Thomas Arthur Steitz
August 23, 1940
|Died||October 9, 2018 (aged 78)|
Branford, Connecticut, U.S.
|Alma mater||Wauwatosa High School, Lawrence University, Harvard University|
|Spouse||Joan A. Steitz|
|Institutions||Howard Hughes Medical Institute, Yale University, University of California, Berkeley|
|Thesis||The 6⁰A crystal structure of carboxypeptidase A (1967)|
|Doctoral advisor||William N. Lipscomb, Jr.|
|Other academic advisors||David M. Blow|
|Notable students||Nenad Ban|
Thomas Arthur Steitz (August 23, 1940 – October 9, 2018) was an American biochemist, a Sterling Professor of Molecular Biophysics and Biochemistry at Yale University, and investigator at the Howard Hughes Medical Institute, best known for his pioneering work on the ribosome.
Steitz was awarded the 2009 Nobel Prize in Chemistry along with Venkatraman Ramakrishnan and Ada Yonath "for studies of the structure and function of the ribosome". Steitz also won the Gairdner International Award in 2007 "for his studies on the structure and function of the ribosome which showed that the peptidyl transferase (EC 188.8.131.52) was an RNA catalyzed reaction, and for revealing the mechanism of inhibition of this function by antibiotics".
Born in Milwaukee, Wisconsin, Steitz studied chemistry as an undergraduate at Lawrence University in Appleton, Wisconsin, graduating in 1962. In June 2010, the University renamed its chemistry building Thomas A. Steitz Hall of Science.
He received a Ph.D. in biochemistry and molecular biology from Harvard University in 1966 where he worked under the direction of subsequent 1976 chemistry Nobel Prize winner William N. Lipscomb, Jr. While at Harvard, after the training task of determining the structure of the small molecule methyl ethylene phosphate, Steitz made contributions to determining the atomic structures of carboxypeptidase A (EC 184.108.40.206) and aspartate carbamoyltransferase (EC 220.127.116.11), each the largest atomic structure determined in its time.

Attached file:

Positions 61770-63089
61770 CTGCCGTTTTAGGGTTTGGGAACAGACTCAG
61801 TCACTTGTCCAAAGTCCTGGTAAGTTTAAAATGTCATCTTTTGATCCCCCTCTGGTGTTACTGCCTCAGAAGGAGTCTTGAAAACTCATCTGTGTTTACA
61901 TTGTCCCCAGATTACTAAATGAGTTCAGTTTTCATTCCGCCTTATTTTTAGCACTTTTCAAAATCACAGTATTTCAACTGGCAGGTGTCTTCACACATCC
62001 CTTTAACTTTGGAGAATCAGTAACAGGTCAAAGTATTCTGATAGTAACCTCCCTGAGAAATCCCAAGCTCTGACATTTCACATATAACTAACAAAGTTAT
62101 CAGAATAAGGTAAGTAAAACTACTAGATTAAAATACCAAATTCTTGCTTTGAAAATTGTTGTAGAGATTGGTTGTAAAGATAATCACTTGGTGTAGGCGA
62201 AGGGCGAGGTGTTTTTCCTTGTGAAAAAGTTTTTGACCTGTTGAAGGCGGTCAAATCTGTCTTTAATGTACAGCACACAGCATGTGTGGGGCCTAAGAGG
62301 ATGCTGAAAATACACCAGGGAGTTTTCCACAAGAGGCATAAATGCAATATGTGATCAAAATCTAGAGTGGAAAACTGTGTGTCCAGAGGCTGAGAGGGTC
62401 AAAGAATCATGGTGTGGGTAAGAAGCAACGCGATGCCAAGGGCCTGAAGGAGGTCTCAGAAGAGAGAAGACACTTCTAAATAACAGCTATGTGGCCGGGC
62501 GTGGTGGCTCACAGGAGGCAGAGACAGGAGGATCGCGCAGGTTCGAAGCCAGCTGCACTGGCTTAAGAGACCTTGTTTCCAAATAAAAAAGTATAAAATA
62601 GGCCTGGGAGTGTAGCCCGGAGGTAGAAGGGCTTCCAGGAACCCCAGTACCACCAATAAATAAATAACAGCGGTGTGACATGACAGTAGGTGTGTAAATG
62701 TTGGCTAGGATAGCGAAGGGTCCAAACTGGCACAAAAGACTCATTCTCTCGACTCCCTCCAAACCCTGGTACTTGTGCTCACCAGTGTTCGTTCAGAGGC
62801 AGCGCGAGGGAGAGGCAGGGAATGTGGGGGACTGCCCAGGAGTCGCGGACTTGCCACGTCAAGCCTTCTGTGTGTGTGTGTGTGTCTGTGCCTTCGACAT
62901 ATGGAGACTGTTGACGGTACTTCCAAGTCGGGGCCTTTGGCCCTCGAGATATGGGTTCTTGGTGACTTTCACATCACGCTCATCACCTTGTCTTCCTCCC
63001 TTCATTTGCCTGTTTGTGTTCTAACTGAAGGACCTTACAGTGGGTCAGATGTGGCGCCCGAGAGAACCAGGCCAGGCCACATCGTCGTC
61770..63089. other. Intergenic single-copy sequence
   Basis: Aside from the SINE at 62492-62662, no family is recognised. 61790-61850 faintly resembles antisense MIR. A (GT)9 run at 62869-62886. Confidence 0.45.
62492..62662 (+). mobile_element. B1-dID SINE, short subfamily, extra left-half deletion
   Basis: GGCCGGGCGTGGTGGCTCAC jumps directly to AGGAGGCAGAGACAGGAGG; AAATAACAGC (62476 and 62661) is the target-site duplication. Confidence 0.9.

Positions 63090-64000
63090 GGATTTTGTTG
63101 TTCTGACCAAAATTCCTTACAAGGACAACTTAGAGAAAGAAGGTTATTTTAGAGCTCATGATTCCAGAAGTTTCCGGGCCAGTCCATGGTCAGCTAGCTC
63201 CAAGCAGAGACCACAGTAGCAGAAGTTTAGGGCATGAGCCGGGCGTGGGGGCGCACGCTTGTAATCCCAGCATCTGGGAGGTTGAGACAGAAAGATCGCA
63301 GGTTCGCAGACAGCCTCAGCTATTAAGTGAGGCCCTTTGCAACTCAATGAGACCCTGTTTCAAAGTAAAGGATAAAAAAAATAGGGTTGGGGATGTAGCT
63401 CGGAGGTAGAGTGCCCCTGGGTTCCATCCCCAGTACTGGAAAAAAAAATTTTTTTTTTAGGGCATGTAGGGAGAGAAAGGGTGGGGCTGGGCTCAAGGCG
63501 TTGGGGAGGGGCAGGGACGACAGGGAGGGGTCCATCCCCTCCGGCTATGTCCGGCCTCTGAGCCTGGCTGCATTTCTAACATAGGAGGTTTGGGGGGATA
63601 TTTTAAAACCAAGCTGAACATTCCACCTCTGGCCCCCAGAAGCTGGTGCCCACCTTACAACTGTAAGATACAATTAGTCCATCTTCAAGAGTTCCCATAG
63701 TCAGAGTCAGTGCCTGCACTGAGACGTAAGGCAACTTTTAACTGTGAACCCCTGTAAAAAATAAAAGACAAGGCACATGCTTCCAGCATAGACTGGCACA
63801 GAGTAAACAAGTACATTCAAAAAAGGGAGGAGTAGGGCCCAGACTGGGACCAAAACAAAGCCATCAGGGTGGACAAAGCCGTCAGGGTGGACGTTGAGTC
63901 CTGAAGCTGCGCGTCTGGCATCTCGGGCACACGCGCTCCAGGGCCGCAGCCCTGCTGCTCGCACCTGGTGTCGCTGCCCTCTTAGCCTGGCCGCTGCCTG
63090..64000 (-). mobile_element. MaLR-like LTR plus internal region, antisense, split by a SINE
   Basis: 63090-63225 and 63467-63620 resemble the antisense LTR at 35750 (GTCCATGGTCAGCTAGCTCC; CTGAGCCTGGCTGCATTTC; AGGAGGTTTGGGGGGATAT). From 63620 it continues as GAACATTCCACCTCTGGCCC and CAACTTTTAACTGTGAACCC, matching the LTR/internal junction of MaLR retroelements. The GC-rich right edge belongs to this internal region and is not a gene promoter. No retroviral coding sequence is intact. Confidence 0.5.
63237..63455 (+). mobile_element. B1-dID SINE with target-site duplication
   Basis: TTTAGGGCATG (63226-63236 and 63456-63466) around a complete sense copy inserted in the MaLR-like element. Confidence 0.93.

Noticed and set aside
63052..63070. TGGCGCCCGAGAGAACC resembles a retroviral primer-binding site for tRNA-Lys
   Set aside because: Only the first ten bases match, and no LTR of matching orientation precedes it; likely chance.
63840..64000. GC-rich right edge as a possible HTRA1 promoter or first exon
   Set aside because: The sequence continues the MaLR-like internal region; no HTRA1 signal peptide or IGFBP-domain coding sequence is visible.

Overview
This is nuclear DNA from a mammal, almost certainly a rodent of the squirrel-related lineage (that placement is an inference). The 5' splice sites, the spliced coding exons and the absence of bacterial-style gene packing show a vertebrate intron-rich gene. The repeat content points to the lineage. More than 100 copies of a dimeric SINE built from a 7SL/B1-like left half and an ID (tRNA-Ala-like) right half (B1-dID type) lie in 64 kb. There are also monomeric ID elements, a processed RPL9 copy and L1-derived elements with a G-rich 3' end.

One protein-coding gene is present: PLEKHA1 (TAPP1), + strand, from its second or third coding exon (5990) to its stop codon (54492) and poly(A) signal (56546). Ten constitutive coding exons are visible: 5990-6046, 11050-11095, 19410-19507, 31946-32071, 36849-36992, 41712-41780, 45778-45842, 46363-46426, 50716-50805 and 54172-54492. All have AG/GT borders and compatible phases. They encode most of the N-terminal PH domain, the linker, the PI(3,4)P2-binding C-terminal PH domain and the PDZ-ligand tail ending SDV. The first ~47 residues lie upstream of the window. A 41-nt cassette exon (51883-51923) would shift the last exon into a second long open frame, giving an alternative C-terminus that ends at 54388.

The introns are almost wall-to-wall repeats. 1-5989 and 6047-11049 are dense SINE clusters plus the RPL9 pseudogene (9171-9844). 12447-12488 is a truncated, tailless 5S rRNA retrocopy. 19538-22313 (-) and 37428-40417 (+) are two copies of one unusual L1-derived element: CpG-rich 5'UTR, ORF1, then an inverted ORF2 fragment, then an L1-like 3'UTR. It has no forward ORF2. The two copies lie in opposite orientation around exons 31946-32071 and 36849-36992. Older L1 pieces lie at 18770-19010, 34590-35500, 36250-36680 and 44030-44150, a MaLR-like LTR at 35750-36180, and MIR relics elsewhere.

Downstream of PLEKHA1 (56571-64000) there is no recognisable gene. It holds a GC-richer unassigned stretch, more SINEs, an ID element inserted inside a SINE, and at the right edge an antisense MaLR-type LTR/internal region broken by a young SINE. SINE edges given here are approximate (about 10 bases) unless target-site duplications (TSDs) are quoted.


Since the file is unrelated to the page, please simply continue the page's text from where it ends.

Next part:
Steitz did postdoctoral research as a Jane Coffin Childs Postdoctoral Fellow at the MRC Laboratory of Molecular Biology during 1967–1970.
Steitz briefly held an assistant professorship at the University of California, Berkeley, but he resigned on the grounds that the institution would not accept his wife Joan into a faculty position because she was a woman.
Both Tom and Joan Steitz instead joined the Yale faculty in 1970, where he continued to work on cellular and structural biology. Steitz and Peter Moore determined the atomic structure of the large 50S ribosomal subunit using X-ray crystallography, and published their findings in Science in 2000. In 2009, Steitz was awarded the Nobel Prize in Chemistry for his ribosome research.
He was also a Macy Fellow at the University of Göttingen during 1976–1977 and a Fairchild Scholar at the California Institute of Technology during 1984-1985.
Steitz was also one of the founders of a company, Rib-X Pharmaceuticals, now Melinta Therapeutics for the development of new antibiotics based on the ribosome.
He enjoyed skiing, hiking, and gardening.
It should also be noted that Tom valued a good time. He always looked forward to department happy hours, wine tastings and any other excuse for a party. He hosted many wonderful Halloween parties at his home, always appropriately attire in costume.
Steitz was married to Joan A. Steitz, a distinguished molecular biologist who is also a Sterling Professor of Molecular Biophysics and Biochemistry at Yale. He lived with her in Branford, Connecticut and had one son, Jon, and two grandchildren, Adam and Maddy. He died on October 9, 2018, of complications during treatment of pancreatic cancer.